Making Medicare:  The History of Health Care in Canada, 1914-2007 Back to Timeline Back to Timeline
History: 19892007 SAVING THE SYSTEM: THE CANADA HEALTH ACT, THE OTTAWA CHARTER AND ACHIEVING HEALTH FOR ALL, 19781988 THE ENDLESS CHALLENGE: BALANCING CHANGE AND CONTINUITY, 19892007



Changing Perspectives

Through the 1980s, privately funded think-tanks such as The Fraser Institute and the C. D. Howe Institute had been preparing reports that suggested the Canada Health Act imposed a straitjacket on options for patients, providers and provincial governments. Such reports argued that privatization of public services should be encouraged in order to ensure that citizens received the best possible treatment if they were willing to pay for it. While such views appealed to some wealthy Canadians and ideologues who supported the Thatcher, Reagan and Mulroney efforts to cut social spending, the majority of Canadians, particularly Albertans, rejected this view of health care as a commodity. Provincial governments certainly experienced the impact of federal cuts and rising costs. In Saskatchewan, the newly elected New Democratic Party (NDP) government of Roy Romanow demonstrated its fiscal realism by closing 52 small rural hospitals. Many of these facilities became retirement homes or chronic care facilities in response to the aging of the population — an issue that other provinces would also soon face. In response to financial pressures, Alberta, Saskatchewan, New Brunswick, Newfoundland and Prince Edward Island had all introduced regional health authorities to integrate their health services and bring in wellness programs by 1993. But would these changes limit the ever-rising costs and fulfill Canadians’ expectations of their health care system? The loss of cherished services was deeply felt, as demonstrated in Stan Beutel’s editorial cartoons about New Brunswick Premier Frank McKenna and the efforts made by his Minister of Health, Dr. Russell King, to cut health care spending and increase community-based services (hospitals without walls).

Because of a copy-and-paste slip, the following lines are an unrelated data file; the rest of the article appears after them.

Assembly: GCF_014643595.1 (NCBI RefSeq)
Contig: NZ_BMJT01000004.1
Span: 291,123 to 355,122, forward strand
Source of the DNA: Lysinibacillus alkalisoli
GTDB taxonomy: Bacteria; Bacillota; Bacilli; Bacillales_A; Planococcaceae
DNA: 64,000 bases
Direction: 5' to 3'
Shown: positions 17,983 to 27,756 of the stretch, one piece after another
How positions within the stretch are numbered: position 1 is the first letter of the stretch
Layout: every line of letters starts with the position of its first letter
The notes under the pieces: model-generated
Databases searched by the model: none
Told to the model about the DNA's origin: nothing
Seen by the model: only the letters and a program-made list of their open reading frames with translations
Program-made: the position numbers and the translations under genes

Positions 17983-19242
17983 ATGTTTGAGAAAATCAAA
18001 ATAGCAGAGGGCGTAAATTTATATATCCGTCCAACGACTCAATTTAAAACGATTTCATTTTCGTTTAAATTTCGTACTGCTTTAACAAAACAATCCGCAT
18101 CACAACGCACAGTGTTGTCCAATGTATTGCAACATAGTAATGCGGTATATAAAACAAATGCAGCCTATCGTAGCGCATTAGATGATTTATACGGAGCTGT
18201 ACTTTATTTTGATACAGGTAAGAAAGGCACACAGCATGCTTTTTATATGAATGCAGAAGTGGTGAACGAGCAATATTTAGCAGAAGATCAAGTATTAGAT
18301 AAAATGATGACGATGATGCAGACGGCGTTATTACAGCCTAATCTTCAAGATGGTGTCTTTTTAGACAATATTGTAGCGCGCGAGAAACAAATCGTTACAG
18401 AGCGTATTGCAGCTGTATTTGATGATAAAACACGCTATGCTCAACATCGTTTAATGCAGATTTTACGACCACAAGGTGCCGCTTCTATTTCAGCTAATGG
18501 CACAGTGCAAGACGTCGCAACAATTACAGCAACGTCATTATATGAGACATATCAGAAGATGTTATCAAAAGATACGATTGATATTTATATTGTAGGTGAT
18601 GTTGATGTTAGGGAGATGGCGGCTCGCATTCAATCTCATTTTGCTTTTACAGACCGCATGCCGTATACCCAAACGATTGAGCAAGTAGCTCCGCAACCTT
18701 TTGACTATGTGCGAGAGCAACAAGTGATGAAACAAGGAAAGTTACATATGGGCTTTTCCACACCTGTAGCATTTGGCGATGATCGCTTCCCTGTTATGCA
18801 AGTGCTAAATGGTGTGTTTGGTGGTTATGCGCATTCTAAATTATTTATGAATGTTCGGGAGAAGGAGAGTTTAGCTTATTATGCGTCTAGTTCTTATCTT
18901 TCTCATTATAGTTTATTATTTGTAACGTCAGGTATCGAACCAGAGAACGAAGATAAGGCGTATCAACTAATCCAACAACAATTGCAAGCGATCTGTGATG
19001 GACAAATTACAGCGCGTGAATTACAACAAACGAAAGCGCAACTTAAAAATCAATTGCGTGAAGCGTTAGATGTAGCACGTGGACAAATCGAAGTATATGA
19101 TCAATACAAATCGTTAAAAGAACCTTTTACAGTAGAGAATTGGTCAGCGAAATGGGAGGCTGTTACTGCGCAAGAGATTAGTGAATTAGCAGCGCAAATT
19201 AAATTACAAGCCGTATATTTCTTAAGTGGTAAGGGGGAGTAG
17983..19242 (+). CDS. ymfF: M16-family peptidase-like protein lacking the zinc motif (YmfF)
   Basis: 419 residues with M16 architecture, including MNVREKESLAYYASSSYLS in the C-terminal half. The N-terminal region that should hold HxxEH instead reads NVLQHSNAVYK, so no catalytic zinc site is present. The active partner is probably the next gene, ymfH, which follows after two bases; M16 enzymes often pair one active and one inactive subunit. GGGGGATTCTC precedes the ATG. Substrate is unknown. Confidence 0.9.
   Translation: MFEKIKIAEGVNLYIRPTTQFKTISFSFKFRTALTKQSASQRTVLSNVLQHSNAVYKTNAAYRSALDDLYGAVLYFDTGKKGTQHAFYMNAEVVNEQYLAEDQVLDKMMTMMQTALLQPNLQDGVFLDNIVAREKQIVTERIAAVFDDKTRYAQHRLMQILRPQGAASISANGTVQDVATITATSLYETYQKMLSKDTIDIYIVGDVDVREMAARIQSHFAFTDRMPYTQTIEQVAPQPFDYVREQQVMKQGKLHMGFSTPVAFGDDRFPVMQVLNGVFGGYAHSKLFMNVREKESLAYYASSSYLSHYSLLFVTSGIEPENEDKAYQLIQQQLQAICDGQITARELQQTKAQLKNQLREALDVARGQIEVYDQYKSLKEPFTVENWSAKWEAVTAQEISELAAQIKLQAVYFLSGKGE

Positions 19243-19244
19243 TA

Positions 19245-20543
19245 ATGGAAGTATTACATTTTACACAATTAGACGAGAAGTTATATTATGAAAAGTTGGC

Photo:  RX for Seniors:  Early death can save you a pile  of dough!  — Russell K.
RX for Seniors: Early death can save you a pile of dough! — Russell K.

Josh Beutel’s clear-sighted view of the policy advocated by Health Minister Dr. Russell King in 1992 reflects the vulnerability felt by senior citizens in New Brunswick.
Provincial Archives of New Brunswick, MC2806, Josh Beutel Fonds: Series C-3831



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    Date Created: March 31, 2010 | Last Updated: April 21, 2010